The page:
Yeah, there are already dozens of ways of painting the political ideological spectrum. Many are interesting, but most also raise further questions, such as why does it look such, and how can they resolve apparent contractions within each polar ideology.
And contradictions there are, as flagged by Jost et al. (2003):
We now take it for granted in the United States that political conservatives tend to be for law and order but not gun control, against welfare but generous to corporations, protective of cultural traditions but antagonistic toward contemporary art and music, and wary of government but eager to weaken the separation of church and state. They are committed to freedom and individualism but perennially opposed to extending rights and liberties to disadvantaged minorities, especially gay men and lesbians and others who blur traditional boundaries. There is no obvious political thread that runs through these diverse positions (or through their liberal counterparts) and no logical principle that renders them all consistent.
I’d like to suggest that none of these existing approaches is the most parsimonious nor the most powerfully explanatory when it comes to defining the key variable in political ideology. And many have trouble with the contradictions mentioned above.
I’ve already mentioned my fondness (with reservations) of George Lakoff’s nation-as-a-family metaphor account of liberalism and conservatism – with liberals adopting a nurturant parent metaphor and conservatives a strict father metaphor. But even if that account contains a nugget of truth, it doesn’t explain why these two metaphors consistently emerge to characterise the ideological poles.
So, I’d like to propose a new one-dimensional spectrum simply based around a difference in worldview concerning whether the world is a safe or dangerous place.
Conservatives see the world as a dangerous and threatening place, and conservative ideology is designed to respond effectively to such a world. Closer social cohesion, stronger leadership and loyalty, more regulation of behaviour and an emphasis on conformity, stronger emphasis on defence and nationalism, more suspicion of outsiders, even greater economic freedom under the guise of a dog-eat-dog world where the strong deserve to survive.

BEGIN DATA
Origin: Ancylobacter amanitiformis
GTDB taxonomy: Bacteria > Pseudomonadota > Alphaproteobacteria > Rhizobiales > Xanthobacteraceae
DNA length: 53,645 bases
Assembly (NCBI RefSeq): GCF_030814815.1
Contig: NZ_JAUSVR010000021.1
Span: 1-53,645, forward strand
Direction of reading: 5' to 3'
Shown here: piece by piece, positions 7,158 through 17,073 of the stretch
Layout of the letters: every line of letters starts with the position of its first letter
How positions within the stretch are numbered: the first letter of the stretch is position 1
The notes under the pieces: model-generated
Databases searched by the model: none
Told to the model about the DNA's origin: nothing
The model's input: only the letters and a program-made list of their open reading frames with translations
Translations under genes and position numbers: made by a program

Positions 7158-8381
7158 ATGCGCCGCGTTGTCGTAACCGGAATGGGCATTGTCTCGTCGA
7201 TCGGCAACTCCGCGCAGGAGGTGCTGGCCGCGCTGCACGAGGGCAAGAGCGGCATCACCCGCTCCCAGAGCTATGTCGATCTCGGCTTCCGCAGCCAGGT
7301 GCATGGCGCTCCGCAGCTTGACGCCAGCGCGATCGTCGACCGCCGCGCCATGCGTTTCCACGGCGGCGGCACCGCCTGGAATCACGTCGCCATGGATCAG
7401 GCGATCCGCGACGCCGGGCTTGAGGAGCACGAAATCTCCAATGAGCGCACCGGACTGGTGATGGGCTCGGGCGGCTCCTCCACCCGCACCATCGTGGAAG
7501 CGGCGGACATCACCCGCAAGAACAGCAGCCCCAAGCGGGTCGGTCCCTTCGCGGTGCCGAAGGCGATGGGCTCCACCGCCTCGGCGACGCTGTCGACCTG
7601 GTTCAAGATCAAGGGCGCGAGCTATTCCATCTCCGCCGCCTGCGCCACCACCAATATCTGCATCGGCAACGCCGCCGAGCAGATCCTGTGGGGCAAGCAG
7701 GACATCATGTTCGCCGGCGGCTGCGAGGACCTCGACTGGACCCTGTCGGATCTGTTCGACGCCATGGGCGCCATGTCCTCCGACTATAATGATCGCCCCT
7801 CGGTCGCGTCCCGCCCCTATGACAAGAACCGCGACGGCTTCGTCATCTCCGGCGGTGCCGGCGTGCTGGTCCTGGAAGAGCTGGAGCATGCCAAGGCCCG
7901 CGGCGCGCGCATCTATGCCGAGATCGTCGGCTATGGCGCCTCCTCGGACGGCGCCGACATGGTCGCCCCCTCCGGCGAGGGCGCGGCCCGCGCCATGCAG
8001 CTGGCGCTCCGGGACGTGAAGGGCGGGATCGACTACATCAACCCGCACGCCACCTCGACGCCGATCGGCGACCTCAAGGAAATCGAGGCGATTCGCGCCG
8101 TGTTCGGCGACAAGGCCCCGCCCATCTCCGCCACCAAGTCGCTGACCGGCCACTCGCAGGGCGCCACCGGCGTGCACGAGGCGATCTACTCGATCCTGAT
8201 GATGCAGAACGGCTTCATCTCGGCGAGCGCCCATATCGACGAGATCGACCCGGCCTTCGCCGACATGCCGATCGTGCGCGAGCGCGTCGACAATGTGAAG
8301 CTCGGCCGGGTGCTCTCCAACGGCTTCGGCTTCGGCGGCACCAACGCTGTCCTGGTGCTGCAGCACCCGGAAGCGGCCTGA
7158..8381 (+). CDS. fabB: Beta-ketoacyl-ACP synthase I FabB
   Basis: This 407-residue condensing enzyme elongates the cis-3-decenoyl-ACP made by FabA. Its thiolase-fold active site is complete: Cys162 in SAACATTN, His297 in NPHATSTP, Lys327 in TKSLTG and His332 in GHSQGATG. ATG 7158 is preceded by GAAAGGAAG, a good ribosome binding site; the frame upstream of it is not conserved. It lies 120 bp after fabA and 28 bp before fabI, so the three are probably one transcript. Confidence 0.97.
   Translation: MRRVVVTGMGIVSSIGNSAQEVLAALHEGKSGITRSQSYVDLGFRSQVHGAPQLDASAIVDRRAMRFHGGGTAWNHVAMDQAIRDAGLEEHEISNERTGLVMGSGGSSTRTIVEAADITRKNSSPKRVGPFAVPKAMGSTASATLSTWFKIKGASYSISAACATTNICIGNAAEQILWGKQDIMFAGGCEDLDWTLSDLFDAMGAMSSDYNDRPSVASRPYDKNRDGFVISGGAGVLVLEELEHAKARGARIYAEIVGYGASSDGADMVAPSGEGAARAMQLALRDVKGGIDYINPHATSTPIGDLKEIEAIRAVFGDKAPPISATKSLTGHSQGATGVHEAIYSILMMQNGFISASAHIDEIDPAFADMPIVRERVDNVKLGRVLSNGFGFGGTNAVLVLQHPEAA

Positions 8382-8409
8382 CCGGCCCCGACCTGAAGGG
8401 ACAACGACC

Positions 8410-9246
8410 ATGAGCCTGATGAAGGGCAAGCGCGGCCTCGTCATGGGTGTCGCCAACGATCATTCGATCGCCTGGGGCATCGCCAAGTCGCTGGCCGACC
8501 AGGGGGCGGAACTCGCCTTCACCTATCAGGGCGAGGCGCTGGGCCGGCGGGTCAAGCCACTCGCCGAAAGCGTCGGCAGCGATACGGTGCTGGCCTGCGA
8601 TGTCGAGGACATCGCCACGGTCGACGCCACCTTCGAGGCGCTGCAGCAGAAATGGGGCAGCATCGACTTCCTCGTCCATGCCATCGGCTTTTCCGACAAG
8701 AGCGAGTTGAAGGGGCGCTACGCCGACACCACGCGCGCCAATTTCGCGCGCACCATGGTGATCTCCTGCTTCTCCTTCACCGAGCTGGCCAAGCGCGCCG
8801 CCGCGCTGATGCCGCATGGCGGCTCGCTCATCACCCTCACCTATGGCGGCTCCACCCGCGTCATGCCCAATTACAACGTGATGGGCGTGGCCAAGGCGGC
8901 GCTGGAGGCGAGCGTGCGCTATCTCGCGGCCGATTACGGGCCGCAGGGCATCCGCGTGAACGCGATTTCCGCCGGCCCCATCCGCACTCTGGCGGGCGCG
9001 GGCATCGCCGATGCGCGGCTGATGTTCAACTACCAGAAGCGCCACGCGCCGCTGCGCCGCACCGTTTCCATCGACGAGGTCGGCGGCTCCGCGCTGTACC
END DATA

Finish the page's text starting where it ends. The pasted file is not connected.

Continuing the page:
Liberals see the world as a (relatively) safe place, and liberal ideology is designed to maximise social interaction and mutually beneficial cooperation as widely as possible in such a world. More tolerance, more individual freedom to behave and interact however one pleases, more concern for equality, more emphasis on reciprocity and preventing harm, more openness to other cultures and peoples etc.
Other elements of both ideologies are related to this core assumption about the world. Conservatives assume that people are essentially bad, and that it takes self-discipline to be good. They also take a ‘law of the jungle’ or Social Darwinist view of the world, seeing it as a meritocracy where the strongest and most enterprising survive.
Liberals assume people are essentially good, and that it’s environment and circumstances that cause bad behaviour. They also see the world as being more benign in general, but one’s success or failure is more a matter of luck than ability.
Also, if people are artificially primed with one or the other worldview – safe or dangerous world – they will tend to lean in one or the other ideological direction. However, when information about the world is incomplete or ambiguous, individual differences in worldview, fueled by individual differences in personality and psychology, lead to a diversity of attitudes about the world, and about which ideology is best (Mitchell and Tetlock, 2009*).
Ideologies don’t only offer a solution as to how to live in a safe/dangerous world, they reinforce the worldview on which they’re premised. This has a tendency to galvanize each ideological position on many people (see my post from the other day).
Greater social, geographic and now information mobility also enables individuals to seek out environments that reinforce their worldview, such as by living in communities with people of similar attitudes, having friends of a similar worldview persuasion, and accessing information sources, such as news and entertainment media, that share and reinforce their worldview.
I really think the safe world-dangerous world dimension might capture a tremendous amount of the difference between liberalism and conservatism, with the corresponding political ideologies emerging over time as abstract theoretical constructs that satisfy these two broad worldviews.
The big question is: is the world actually safe or dangerous?
In the developed world, it’s largely considerably safer than many people might assume, particularly conservatives.
If this is the case, and if conservatism is not the best strategy to employ in such an environment, then it’s crucial that liberals embark on a program to change the perception of people to more closely correspond to reality, stressing that it is, indeed safer than they might assume.
This could begin to affect people’s worldviews and diminish the emotional and intuitive appeal of conservatism.
*Great paper, this. I actually first read it through feeling pretty underwhelmed, but by the time I reached the end, the implication really struck me – that worldview strongly influences political ideology (which I’ve known since reading Lakoff, but it clearly hadn’t really sunk in), and personality only influences ideology indirectly, as mentioned in the post from a couple of days back.
And, yes, these last few posts have all been along very similar lines. That’s because I’m writing the chapter of my thesis about political psychology right now so I’m, shall we say, balls deep in the literature, and have many separate, but closely related, ideas bursting forth daily. And I’m sharing them with you!